It took 40 years, but the transformation of the Seward Park urban Renewal Area, better known as SPURA, may finally be here. While everyone seemed excited at the prospect of this finally happening, the opinions were far from unanimous about what the city came up with for its plan for the seven undeveloped acres south of Delancy Street on four forlorn parking lots.
But there was unanimity today, when the City Council’s land-use committee approved the 1.65 million-square-foot plan for SPURA by a vote of 16-0. Attendees of last week’s public hearing on the development south of the Williamsburg Bridge will be relieved to hear that 50 additional affordable housing units (offset by another 50 at market rate prices) have been added to the project, for a total of 1,000 units, half of which will be affordable, half not. The administration also agreed to that now de rigueur piece of rezoning negotiations, a new public school.
“The City has stated that they will give preference to a proposal that provides income bands that are at the lower income level on multiple tiers,” local Councilwoman Margaret Chin announced in triumph. “All along there have been a lot of discussions of all the different items but because of the ULURP process, we were able to get it on record and get a firm commitment that this is what will be beneficial to the community, especially to the Lower East Side.”
The Bloomberg administration also agreed to to create another affordable housing project off-site, at 21 Spring Street. Other modifications included the creation of a community task force to assist in the selection of developers, with the city agreeing to give preference to local development partners; to minority- and women-owned businesses in the conception and construction of the project; and to local hiring through HireNYC.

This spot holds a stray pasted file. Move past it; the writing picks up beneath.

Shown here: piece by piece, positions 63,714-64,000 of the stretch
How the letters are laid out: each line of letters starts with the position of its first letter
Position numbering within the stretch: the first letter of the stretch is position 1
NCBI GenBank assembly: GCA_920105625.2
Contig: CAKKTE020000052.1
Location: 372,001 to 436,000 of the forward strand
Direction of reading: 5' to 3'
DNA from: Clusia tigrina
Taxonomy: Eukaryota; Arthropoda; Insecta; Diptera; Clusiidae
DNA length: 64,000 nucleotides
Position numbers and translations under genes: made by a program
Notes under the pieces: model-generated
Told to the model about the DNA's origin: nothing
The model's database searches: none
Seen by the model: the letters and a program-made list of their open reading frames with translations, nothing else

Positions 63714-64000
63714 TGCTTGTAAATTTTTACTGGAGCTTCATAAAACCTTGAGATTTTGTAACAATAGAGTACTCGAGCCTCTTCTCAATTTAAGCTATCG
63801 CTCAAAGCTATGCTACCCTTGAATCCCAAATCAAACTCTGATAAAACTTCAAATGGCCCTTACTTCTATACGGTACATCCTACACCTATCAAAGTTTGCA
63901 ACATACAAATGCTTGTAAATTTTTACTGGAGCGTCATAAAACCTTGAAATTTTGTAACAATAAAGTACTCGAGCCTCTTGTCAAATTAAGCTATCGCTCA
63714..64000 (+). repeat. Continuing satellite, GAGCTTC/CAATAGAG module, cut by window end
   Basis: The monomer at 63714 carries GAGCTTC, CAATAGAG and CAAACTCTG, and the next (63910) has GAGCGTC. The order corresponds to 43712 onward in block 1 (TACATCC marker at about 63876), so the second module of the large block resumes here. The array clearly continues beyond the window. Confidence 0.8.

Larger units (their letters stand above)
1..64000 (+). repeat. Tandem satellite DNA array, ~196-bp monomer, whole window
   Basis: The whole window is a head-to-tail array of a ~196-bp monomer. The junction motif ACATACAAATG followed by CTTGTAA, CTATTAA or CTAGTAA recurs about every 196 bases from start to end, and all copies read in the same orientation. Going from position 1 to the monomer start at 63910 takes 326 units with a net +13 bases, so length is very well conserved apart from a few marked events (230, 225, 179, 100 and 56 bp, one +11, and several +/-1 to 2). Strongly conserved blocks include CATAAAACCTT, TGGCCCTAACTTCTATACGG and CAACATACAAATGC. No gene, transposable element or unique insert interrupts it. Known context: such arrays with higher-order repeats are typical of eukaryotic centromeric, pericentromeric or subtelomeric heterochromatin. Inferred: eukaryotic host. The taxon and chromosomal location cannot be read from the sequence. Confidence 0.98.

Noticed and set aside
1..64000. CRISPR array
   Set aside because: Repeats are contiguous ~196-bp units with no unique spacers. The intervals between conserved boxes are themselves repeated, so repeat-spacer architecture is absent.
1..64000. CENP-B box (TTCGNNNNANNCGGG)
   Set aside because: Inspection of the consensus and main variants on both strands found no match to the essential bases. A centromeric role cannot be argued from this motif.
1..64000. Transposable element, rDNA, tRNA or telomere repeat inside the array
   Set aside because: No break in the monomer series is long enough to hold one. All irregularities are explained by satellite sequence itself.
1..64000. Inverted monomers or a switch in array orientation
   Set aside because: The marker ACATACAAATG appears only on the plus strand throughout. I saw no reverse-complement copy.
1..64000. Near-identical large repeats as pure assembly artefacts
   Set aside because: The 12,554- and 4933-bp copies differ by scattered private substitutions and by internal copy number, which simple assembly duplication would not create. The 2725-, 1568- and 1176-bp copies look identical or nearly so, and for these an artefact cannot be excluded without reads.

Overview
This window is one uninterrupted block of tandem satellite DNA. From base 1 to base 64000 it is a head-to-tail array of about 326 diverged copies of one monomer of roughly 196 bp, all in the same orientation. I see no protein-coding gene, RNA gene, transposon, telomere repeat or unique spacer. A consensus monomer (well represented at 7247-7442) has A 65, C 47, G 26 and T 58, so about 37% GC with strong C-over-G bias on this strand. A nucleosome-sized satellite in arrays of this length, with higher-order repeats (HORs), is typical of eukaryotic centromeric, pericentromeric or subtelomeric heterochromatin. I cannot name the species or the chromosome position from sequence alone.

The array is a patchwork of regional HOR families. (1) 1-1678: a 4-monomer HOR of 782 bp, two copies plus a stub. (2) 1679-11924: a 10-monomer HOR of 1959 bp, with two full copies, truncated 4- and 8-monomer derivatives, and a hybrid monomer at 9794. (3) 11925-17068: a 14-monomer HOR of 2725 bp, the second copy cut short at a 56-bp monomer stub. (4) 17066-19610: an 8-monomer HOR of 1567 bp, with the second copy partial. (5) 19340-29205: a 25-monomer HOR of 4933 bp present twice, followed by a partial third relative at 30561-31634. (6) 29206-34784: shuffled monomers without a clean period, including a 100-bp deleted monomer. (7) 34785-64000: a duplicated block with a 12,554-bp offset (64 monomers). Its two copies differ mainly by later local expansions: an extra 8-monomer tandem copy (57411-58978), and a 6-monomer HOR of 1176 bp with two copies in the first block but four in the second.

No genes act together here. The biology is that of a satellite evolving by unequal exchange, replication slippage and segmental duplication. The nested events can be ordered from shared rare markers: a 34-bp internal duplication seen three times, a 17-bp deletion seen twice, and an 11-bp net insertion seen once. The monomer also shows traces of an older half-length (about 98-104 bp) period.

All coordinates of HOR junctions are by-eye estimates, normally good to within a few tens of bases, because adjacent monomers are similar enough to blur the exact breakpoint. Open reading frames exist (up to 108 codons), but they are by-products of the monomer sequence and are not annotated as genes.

The city also made a commitment that if a new Essex Market is built, current tenants would be offered comparable rent and square footage and “reasonable” relocation costs. The administration also “affirmed their commitment in terms of diversity of retail and numbers of storefronts on the site to create more opportunity for small businesses,” as language in the rezoning puts it.
Councilwoman Chin’s modifications were approved first by three members of Subcommittee on Planning, Dispositions and Concessions, and then by the 16 present members of the Committee on Land Use, many of whom prefaced their “aye” votes with words of congratulation to Ms. Chin. Fellow downtown Councilwoman Rosie Mendez, who worked closely with her colleague on the project, joked, “Let me see, I’m not sure how I’m gonna vote on this.”
“I’ve seen the ongoing perseverance, and that’s what it takes,” said Councilwoman Sara Gonzalez of Brooklyn. “This is almost a town I think.”
The project still awaits approval from the full City Council, but approval by the land-use committee almost certainly guarantees that will happen.
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